The lead editorial in Tuesday's New York Times is a sharp critique of the Obama administration's response to reports that it spied on German Chancellor Angela Merkel.
"The White House response on Monday to the expanding disclosures of American spying on foreign leaders, their governments and millions of their citizens was a pathetic mix of unsatisfying assurances about reviews under way, platitudes about the need for security in an insecure age, and the odd defense that the president didn’t know that American spies had tapped the German chancellor’s cellphone for 10 years," the editorial reads.
White House Press Secretary Jay Carney responded to the initial reports last week and Monday, saying, "Today’s world is highly interconnected, and the flow of large amounts of data is unprecedented." He said, "If we’re going to keep our citizens and our allies safe, we have to continue to stay ahead of these changes, and that’s what our intelligence community has been doing extraordinarily well." The White House has said it "[is] not and will not" be monitoring cell phone calls made by Merkel.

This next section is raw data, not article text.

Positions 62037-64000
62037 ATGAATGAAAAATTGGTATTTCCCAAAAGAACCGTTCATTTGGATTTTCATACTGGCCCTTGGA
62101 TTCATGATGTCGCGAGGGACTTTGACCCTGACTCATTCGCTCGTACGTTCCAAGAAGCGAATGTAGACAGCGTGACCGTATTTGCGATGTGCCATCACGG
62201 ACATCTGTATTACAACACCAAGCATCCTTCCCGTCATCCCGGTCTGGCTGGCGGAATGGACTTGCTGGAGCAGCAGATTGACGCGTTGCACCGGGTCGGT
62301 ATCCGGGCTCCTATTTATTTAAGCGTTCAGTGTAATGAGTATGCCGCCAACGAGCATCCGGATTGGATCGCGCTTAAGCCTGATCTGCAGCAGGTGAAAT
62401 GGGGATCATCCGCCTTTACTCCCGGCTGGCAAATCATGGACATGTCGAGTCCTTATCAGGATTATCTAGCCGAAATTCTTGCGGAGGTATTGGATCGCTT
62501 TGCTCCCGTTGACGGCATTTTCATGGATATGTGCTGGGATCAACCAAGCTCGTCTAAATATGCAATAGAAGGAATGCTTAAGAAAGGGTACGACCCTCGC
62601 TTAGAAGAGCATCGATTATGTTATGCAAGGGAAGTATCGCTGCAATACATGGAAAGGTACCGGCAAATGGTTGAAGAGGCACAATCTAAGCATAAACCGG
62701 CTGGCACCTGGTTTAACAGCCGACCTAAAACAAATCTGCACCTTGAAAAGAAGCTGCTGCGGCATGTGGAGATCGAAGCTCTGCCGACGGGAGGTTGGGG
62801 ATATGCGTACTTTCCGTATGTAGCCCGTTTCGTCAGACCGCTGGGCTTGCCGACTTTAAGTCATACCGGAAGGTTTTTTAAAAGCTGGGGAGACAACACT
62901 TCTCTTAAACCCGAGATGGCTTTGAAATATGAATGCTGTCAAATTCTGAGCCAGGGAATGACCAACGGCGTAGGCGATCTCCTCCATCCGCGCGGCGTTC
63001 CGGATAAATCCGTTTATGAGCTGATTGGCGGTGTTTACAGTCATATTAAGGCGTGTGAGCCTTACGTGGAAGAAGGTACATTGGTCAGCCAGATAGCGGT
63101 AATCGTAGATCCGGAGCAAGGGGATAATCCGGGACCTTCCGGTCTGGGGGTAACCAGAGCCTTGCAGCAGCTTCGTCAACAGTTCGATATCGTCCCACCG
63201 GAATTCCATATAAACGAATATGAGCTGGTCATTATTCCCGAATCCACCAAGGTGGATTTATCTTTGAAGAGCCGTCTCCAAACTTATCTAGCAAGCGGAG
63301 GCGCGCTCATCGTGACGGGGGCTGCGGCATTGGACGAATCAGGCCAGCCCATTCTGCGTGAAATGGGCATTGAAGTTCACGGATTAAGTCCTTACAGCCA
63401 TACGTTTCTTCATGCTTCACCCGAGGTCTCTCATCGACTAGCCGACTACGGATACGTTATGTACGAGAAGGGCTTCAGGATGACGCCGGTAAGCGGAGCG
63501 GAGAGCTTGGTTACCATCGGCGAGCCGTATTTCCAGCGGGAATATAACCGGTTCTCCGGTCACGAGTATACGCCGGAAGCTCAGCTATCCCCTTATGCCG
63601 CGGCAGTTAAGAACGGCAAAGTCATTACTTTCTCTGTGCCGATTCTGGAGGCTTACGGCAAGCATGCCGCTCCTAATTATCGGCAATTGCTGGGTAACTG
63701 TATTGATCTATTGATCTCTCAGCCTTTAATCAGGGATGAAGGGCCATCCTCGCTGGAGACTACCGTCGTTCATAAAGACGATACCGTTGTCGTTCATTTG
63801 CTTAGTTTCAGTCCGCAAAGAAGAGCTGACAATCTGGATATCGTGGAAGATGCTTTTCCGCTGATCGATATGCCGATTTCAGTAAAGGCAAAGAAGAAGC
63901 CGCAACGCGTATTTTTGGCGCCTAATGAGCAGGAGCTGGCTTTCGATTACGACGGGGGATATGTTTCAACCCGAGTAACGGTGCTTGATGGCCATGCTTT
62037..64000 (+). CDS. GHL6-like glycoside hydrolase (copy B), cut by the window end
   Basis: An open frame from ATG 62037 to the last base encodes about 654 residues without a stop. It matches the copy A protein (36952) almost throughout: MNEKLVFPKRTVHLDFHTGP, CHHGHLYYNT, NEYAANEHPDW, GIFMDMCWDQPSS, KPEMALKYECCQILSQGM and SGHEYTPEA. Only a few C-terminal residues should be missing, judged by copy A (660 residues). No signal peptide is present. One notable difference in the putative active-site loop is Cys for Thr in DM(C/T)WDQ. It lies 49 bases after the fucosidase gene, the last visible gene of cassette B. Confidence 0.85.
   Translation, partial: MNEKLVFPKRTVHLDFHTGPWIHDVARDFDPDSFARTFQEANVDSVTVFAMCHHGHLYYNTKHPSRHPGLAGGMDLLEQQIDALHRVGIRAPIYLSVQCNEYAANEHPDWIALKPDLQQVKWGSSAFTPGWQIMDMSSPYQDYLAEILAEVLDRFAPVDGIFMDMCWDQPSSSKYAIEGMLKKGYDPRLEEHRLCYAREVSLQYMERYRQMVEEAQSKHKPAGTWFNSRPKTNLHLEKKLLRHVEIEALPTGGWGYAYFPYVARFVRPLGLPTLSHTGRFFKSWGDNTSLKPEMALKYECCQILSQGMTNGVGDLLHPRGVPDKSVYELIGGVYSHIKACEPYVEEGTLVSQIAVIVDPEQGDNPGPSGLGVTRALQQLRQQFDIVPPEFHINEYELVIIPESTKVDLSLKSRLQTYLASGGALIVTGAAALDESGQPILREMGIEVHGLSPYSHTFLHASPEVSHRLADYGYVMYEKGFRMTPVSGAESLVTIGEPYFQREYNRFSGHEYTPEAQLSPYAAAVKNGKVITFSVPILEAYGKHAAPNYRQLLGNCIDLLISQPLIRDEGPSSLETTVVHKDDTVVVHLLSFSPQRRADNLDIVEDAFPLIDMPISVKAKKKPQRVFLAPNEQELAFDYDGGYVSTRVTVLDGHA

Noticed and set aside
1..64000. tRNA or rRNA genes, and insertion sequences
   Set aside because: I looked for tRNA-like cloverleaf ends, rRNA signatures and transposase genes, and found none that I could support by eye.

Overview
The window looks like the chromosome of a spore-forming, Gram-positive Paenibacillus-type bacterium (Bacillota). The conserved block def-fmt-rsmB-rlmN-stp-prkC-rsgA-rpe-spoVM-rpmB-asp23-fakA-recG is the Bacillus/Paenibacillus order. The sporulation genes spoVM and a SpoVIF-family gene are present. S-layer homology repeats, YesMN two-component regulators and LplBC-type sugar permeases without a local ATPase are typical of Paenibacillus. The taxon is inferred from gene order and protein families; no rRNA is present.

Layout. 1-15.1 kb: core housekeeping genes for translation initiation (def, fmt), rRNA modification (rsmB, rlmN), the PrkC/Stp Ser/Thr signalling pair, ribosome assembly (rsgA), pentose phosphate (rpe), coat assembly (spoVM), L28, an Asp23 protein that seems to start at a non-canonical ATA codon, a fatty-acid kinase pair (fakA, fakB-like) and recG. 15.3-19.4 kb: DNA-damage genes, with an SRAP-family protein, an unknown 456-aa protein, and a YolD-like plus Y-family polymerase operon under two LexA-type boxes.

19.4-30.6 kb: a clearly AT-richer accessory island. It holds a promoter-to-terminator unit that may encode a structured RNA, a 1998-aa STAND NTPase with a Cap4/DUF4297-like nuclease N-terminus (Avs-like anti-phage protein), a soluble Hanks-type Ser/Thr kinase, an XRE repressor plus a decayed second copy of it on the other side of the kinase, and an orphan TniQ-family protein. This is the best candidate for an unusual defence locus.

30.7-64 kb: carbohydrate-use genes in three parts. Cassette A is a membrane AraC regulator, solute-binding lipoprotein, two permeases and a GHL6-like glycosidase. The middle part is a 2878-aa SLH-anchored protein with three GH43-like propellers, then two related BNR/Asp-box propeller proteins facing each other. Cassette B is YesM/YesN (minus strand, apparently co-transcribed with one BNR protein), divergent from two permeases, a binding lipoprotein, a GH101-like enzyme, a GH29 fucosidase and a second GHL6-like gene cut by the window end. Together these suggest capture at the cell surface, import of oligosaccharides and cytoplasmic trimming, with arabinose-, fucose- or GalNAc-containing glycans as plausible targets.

"We are not reassured by the often-heard explanation that everyone spies on everyone else all the time," the Times editorial continued. "[T]here has long been an understanding that international spying was done in pursuit of a concrete threat to national security."